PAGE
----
12 Most Powerful Ways To Keep Your Creative New Year’s Resolutions

12 Most Powerful Ways To Keep Your Creative New Year’s Resolutions

2014 is upon us, along with the usual reflections on last year and promises to ourselves to do better in the next year.

How often do your resolutions stick? Do you even remember what yours was last year?

If you’re a creative person with a passion for anything from writing short stories to photographing wildlife to making quilts, you probably find that your creating time often takes a back seat to more pressing demands. Or you may be letting fear or lack of confidence get in your way.

Whatever your usual stumbling blocks are, I have 12 ninja tricks to share that can help you finally blast through them in the coming year.

1. Try not making New Year’s resolutions in the first place

Wait, whaaat? This is a post about resolutions, right?

It sure is! But get out of the once a year habit and into a continuous habit of positive improvement. The right time for change is never a date on the calendar, it’s when you feel the overwhelming need to make a change. Because that’s when your resolve is most likely to stick, right? I have several friends who made diet or exercise changes in December. Yes — during the holidays. They were ready, done with making excuses, and successful.

2. Think of resolutions as an ongoing process instead

Nothing sets you up for success like success. Break down your year-long mission into several small, short-term goals and tackle them one at a time.

Your first goal might simply be to set up a dedicated space to write, draw, create, build, or practice. Then when that’s done, you might resolve to be there at the same time every day for at least 15-20 minutes uninterrupted. Maybe you plan to write one song a week, finish one painting a day, publish 100 photos a month. Whatever you decide, make it reachable and reasonable. Then build on that.

Give yourself the gift of lots of little victories, and celebrate them. You deserve it!

3. Get off the crazy train, learn to enjoy a whole lot of nothing

Creativity is a weird thing. It only springs up when we give it time, space, peace, and room to do so. You may find inspiration anywhere, but in order to turn that seed of an idea into a finished piece of work, you need dedicated time. Don’t just cut out unnecessary time-wasters and distractions like TV and internet, start reconsidering activities you think are kind of necessary – friend or social obligations, for example. Get crazy guarding your creative hours. If you’re nervous about doing this, just try it for a limited time, a week or a month.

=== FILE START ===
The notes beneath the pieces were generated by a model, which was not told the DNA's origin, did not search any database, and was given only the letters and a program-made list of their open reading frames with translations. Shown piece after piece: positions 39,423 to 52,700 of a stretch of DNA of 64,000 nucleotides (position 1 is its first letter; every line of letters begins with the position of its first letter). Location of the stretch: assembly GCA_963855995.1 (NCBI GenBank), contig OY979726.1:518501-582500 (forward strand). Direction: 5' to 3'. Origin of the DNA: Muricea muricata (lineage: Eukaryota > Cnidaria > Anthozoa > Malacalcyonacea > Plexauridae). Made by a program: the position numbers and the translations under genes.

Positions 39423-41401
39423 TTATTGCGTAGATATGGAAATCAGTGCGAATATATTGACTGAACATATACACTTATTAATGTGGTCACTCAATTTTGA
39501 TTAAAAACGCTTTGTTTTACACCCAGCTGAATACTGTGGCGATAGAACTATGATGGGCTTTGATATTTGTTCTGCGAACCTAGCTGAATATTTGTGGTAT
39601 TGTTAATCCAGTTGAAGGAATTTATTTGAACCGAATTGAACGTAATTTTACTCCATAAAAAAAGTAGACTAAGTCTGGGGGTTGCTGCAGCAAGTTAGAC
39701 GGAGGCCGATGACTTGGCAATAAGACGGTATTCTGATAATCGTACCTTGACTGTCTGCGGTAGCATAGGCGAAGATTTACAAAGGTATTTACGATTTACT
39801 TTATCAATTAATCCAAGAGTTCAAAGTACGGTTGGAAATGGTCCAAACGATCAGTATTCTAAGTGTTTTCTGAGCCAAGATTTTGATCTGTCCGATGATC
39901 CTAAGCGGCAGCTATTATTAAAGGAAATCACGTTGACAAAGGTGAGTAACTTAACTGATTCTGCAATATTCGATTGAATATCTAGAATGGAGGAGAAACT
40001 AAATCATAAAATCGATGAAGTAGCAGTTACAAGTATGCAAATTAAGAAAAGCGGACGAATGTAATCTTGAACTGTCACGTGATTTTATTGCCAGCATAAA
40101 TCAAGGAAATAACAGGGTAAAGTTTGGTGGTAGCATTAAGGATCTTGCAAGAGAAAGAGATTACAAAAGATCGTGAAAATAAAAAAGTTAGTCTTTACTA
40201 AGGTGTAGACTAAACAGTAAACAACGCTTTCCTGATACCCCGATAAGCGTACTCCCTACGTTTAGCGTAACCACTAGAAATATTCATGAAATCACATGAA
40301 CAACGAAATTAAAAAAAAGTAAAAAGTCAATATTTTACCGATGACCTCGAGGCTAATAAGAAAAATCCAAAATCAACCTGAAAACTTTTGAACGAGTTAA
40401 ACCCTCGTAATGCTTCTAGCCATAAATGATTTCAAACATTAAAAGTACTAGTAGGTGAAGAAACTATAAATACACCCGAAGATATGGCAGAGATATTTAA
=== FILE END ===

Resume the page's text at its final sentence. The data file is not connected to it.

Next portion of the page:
In addition to fiercely protecting your creative time, leave some time that is completely unscheduled. Go for walks, relax. Great ideas come when your mind is calm. Streamline and simplify.

4. Use what you have, forget about what you don’t have

There’s always some tool we wish we had — that studio we think we need, that support network that’s missing, those personal demands that eat up our time. These should not be an excuse to not keep making progress towards our goals, though.

The fact is, that’s life, and no one’s really in a perfect place. Learn to work within constraints. Get creative about using what you have and starting from where you are. You’ll soon find you can accomplish more than you think you can, and you’ll develop valuable confidence that you can handle anything.

5. Run as fast as you can from the comparison quagmire

Every time you compare your insides with someone else’s outside, you’re going to end up thinking “I suck!” There is really no good reason to go there. Part of learning acceptance and being kind to yourself — both of which are productive rocket fuel for artists — is realizing we are all on our own paths. We’re at different stages in our journeys and there’s nothing wrong with that.

It’s much more beneficial and healthy just to focus on how you can be a little bit closer to your goal tomorrow than you are today. Stick to your own resolutions one day at a time and then get back to work!

6. Don’t go it alone

Everyone needs support but different scenarios work for different people. Think about times in your life when you have achieved your best. Were you part of a large group or a small team? Did you have a single partner? Whatever this looks like for you, start recruiting people to help. You could find an accountability partner, a working partner, a mentor or coach, supportive family or friends, or an excited group of people who all have the same goals. Don’t be afraid to ask for help or to give it in return.

7. Ask yourself one question every single day to stay focused and on track

This is a super-simple goal-setting hack that I love, related to staying focused and eliminating the feeling of being overwhelmed. Set your mid-term goals in number 2 above, something you can accomplish in the next couple of weeks or months. Write it down — index cards and business cards work well. (Expert tip: You can do these for all parts of your life, but don’t have more than a few active at a time.)

So let’s say you want to finish a collection of short stories, a commemorative photo book, or a music EP within 3 months. State your goal as a filter question, by writing, “Will (this activity) help me to reach my goal of finishing (your project) by (timeframe)?